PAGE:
Saturday, July 14, 2012

Genealogy Helps Link Us Together

The past couple of weeks have been exciting for me, as I am getting to know a couple of second cousins I've never met. We found each other through Geni.com and have been corresponding via email.

Ever since I was a child, I've been curious about my mother's family. My dad's family in Florida we visited nearly every year, so I knew them well, but aside from my maternal grandmother who moved to El Paso shortly after we did and lived there until her death when I was seven, I never had the opportunity to meet my mother's family.

Luella Jean Rote Lloyd


My mother, Luella Jean Rote, was born in Sandusky, Ohio, and she grew up there. Her only sibling was a sister, Marion Virginia Rote, about  two years older, who died (of scarlet fever, according to my dad's unpublished and unfinished autobiography) when my mom was seven. As mentioned before, my mother's mother, Lulu or Lula Craun, died when I was a child. My mother's father died years earlier, while my mother was still in college.

Most of the family stories my mom told were of the good times she had with her sister. I was pretty sure she had cousins, but I didn't hear much about them. One thing that always fascinated me, as any romantic child would be fascinated, was that her grandfather, her father's father, had owned a confectionery store. She spoke of how much she loved to visit, and I always had the impression that her enjoyment of the store came more from her love for her grandfather than for the candy, sodas, and milkshakes she might have obtained there.

My researches into my mother's family lines has yielded far less information than those into my father's. Some lines in my father's family have been traced (and here, I must stand on the shoulders of genealogical giants) into the 1200s, since the Lloyd family has a number of prominent individuals, among them Thomas Lloyd,  lieutenant governor of Pennsylvania under William Penn between 1690 and 1693. The Rotes are a more mysterious lot. According to Ancestry.com, the Rotes in America are descended from a very small number of immigrants. Most Rotes entering the United States departed ports in Norway or Germany, with a few others departing from England, Ireland,  Prussia, and Italy, and most settled in Pennsylvania. Even the origins of the name are obscure, although most sources indicate it comes from the German names Rot, Roth, or Rothe, all variants of the word rot, meaning red.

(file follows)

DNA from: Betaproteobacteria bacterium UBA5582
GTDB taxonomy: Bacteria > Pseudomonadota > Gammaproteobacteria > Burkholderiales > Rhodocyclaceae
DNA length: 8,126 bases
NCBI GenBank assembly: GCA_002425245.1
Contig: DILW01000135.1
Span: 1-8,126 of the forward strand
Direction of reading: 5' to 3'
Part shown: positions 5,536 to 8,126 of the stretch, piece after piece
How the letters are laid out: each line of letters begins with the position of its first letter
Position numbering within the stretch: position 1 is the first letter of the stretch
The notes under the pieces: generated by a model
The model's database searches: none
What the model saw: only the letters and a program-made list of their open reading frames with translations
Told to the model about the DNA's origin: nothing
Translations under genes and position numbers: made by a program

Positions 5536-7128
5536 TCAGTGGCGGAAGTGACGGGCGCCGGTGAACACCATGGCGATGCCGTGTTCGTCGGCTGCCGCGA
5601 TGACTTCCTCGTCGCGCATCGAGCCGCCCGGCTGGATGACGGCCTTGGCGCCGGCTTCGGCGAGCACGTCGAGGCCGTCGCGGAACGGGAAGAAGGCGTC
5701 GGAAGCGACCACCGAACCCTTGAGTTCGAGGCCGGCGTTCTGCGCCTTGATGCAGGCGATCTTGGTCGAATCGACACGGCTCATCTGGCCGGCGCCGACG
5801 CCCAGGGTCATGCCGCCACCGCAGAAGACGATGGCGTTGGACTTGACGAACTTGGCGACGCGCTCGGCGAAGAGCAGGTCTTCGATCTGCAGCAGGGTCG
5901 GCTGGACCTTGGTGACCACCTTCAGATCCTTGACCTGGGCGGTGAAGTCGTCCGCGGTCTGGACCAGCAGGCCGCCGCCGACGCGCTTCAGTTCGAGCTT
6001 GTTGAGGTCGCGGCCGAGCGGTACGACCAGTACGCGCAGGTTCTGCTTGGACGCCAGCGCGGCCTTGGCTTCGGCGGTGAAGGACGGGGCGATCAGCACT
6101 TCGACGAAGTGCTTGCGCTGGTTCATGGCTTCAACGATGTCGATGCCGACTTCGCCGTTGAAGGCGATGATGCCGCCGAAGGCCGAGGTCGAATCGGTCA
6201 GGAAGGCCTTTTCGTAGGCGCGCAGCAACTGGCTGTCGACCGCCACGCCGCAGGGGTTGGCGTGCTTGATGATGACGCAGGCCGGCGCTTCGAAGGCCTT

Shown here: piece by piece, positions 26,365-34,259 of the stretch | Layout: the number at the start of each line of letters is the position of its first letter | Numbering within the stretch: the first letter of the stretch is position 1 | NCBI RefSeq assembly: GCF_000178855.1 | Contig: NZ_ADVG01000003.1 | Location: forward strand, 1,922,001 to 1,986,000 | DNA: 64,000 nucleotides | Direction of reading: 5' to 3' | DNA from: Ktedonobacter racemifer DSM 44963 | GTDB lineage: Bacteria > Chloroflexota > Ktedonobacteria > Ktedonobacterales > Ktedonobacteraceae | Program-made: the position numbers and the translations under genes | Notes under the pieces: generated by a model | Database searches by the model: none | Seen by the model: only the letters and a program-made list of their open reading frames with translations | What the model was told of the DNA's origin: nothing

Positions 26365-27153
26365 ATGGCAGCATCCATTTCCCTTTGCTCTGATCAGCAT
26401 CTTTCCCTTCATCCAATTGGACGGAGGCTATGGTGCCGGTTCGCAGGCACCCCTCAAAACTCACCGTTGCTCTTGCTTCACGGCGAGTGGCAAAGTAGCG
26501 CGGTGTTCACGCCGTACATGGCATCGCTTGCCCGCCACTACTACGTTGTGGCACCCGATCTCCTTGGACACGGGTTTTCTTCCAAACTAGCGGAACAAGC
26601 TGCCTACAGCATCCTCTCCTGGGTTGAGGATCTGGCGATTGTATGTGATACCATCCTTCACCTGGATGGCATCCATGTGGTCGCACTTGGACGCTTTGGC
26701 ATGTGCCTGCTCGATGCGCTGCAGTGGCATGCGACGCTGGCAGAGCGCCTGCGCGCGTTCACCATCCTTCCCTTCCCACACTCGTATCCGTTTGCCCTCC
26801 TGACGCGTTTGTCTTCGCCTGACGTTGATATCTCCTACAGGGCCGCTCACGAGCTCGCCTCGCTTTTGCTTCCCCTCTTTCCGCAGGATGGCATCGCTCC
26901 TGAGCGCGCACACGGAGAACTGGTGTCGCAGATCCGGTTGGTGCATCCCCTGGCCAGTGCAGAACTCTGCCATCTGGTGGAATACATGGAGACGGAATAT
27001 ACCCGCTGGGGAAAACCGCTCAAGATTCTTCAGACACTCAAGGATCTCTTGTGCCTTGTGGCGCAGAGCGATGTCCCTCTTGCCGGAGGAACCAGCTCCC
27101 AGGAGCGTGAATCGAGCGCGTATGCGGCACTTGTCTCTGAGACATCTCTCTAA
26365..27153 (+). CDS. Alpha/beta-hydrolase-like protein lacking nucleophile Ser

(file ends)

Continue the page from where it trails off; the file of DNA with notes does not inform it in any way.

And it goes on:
However, my questions have been much less concerned with tracing the Rotes into antiquity, and more with trying to understand my mother's family. So, it has delighted me to have, after so many years, finally found close relatives on my mother's side of the family. I'm currently in contact with two women, both granddaughters of John Charles "Jack" Rote, my mother's father's next younger brother. We've been having a grand time sending emails back and forth, as we trace the connection, fill in gaps, and share pictures. I've learned that my great-grandfather's confectionery store passed into Jack's possession, and later into one of his son's and then a daughter's hands, and remains in the family to this day. Should you have the opportunity to visit New Castle, PA, I hope you get a chance to visit Rote's on Arlington Avenue and, please, tell them you were sent by a long-lost relative. Someday, I hope to visit, myself.

ETA (19 March 2013): Today I am, very much delayed, updating this post. Three days after I published the post, I received the following correction:

I don't think we know that Jack took over the same store from Alpheus, just that they both had confectionaries. Jack's obit worded it as "he opened a store", rather than that he took over from his father. And the chain of possession from Jack was to his son Art … then to Art's son Danny …, and then to Art's daughter Dale ….
My apologies to all and sundry for the unconscionable delay in making the correction.